In its largest grounds project to date, the college has slated its new $120 million biology, engineering, and psychology (BEP) building to be constructed in the spring of 2017, with an expected completion date of August 2020. Serving as an extension to the Science Center, the building will replace older facilities like Martin Biology Lab, which will be re-purposed for other academic needs. Papazian and Hicks Halls will also be demolished as a part of the project.
Stuart Hain, Vice President for Facilities and Capital Projects, explained that the project is part of the college’s long-term sustainability goals.
Hain said The College’s Environmental Sustainability Framework is being applied to the project with some elements of the framework equivalent to the Platinum level in the US Green Building Council’s Leadership in Energy & Environmental Design (LEED) program. LEED is a certification program of buildings that meet various environmental sustainability construction standards. There are different levels of certification based on a pre-requisite point system.
The LEED Platinum Standard is the highest level of construction sustainability in the program.Other elements of the project, however, will exceed the LEED Platinum Standard.
Post-construction, Hain noted, the building will continue to meet the college’s environmental sustainability goals, since the LEED guidelines only pertain to construction itself.
“The design of the project will include energy modeling to help identify the most energy-efficient and environmentally sustainable means of operation,” he said. This includes a planned geothermal well-field to provide renewable energy to the building.
The project has become a necessity to departments whose current facilities meet neither current nor future needs like expanded space and updated facilities.
Nick Kaplinsky, associate professor of biology, explained that the Martin Biology Lab lacks many of the features of other modern research facilities. The department has even expanded into closets, converting them into growth chambers. He noted that the current needs of the department will only increase in the coming years.
“We will continue to cram things into every nook and cranny in Martin and we will share existing spaces using creative scheduling. Things will continue to be very tight until we move into the new building, a day we look forward to,” Kaplinsky said.
Likewise, Papazian Hall has made accomplishing the psychology department’s goals more difficult. In its most recent departmental review, extreme concerns were raised regarding the limitations of the hall’s capacity. Professor Frank Durgin, the psychology department’s representative for planning the BEP building, shared his concerns about Papazian’s reliability.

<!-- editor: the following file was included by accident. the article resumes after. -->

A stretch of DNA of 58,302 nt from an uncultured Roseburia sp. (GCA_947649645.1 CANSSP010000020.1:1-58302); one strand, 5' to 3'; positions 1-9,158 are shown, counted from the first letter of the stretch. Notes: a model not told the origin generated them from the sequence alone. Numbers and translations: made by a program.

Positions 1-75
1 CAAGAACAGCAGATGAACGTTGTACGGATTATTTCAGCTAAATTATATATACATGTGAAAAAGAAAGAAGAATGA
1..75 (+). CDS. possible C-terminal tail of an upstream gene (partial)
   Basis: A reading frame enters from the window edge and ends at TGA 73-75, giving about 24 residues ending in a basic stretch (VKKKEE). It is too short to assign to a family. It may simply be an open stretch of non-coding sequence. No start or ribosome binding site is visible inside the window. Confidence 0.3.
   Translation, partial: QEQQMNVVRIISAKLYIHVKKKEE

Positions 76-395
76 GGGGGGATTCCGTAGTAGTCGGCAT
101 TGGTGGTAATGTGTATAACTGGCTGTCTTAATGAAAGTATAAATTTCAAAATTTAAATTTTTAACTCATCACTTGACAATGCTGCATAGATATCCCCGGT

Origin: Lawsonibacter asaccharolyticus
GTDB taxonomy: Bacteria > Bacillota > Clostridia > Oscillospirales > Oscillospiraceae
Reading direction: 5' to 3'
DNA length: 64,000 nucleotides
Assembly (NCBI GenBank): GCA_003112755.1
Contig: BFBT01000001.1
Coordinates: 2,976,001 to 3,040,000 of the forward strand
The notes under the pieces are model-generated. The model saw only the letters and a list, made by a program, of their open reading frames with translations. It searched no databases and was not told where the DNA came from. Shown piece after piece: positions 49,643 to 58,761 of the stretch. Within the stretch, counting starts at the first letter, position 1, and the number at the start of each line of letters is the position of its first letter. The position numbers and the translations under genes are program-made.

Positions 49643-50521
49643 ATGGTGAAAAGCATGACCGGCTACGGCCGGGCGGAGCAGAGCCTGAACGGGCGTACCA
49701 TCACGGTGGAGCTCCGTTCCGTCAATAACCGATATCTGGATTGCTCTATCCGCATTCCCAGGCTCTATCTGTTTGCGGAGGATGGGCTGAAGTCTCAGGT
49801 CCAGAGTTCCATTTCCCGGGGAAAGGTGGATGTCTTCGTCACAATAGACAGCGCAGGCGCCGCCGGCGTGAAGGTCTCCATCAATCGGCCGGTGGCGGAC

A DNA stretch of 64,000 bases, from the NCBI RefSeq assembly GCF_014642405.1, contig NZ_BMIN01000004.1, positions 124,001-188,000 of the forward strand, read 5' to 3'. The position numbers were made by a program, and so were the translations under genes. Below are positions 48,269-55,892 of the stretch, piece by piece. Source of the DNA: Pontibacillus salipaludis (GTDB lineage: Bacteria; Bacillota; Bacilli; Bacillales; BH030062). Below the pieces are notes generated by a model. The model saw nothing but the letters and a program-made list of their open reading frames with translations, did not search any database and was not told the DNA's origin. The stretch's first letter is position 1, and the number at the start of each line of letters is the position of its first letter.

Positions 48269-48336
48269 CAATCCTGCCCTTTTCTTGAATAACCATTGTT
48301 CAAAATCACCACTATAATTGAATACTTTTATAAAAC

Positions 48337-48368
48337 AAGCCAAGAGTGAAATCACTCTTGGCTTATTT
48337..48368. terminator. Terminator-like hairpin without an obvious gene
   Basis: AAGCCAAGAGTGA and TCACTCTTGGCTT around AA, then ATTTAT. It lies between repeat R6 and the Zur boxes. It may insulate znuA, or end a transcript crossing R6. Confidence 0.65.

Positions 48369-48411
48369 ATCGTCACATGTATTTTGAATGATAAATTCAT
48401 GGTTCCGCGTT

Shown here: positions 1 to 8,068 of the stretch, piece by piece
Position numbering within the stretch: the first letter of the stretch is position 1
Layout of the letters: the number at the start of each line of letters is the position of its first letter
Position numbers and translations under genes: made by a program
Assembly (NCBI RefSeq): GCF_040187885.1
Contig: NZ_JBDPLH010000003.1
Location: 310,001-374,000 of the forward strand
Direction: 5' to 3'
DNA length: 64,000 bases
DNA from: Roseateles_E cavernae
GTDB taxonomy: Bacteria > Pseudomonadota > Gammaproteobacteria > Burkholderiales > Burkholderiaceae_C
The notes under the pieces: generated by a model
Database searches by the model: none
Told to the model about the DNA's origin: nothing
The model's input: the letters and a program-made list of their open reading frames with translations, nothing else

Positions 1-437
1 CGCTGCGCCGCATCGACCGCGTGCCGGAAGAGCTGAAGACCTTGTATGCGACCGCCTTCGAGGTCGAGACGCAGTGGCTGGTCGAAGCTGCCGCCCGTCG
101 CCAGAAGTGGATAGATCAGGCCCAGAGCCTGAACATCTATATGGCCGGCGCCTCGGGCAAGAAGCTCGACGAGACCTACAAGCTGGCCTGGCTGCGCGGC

“Papazian has long been a challenging building for a number of reasons,” he said. “Although Facilities and the administration have sought to ameliorate some of the more pressing problems, they can only do so much; the current building severely limits our ability to teach and serve students effectively. This is a very urgent need for our department.
The school plans to construct a new building, the Whittier Place Academic Building, which will be constructed behind the Lang Center to temporarily house the psychology and engineering departments between the demolition of Papazian and Hicks and the construction of the BEP building.
“This building will provide more modern facilities to us than Papazian. Although the amount of space in the swing space [Whittier Place] is quite insufficient for the long-term needs of the department, we are able to accommodate this “double move” in order to achieve a better long-term result for the College,” Durgin said.
All of the college’s goals will not be accomplished without significant cost, however. The entire project has an expected total budget of $120 million that will be financed through both philanthropy and loans. In addition, the Whittier Academic Building will have an expected cost of $10 million.
Various alumni have already donated significant sums of money. Eugene Lang ’38, frequent donor to the college, has donated $50 million toward the project. His donation is the largest in the college’s history. During the fall of 2016, the college will officially launch its fundraising campaign, though the goals of that campaign have yet to be determined.
A few major aspects of the BEP project have not been totally determined yet.There is no formal name for it yet, though Hain says it is likely one will emerge in the coming years. The extremely noisy parts of construction, like the demolition of Papazian and Hicks, have been scheduled for the summer months, though a formal construction schedule has not yet been finalized.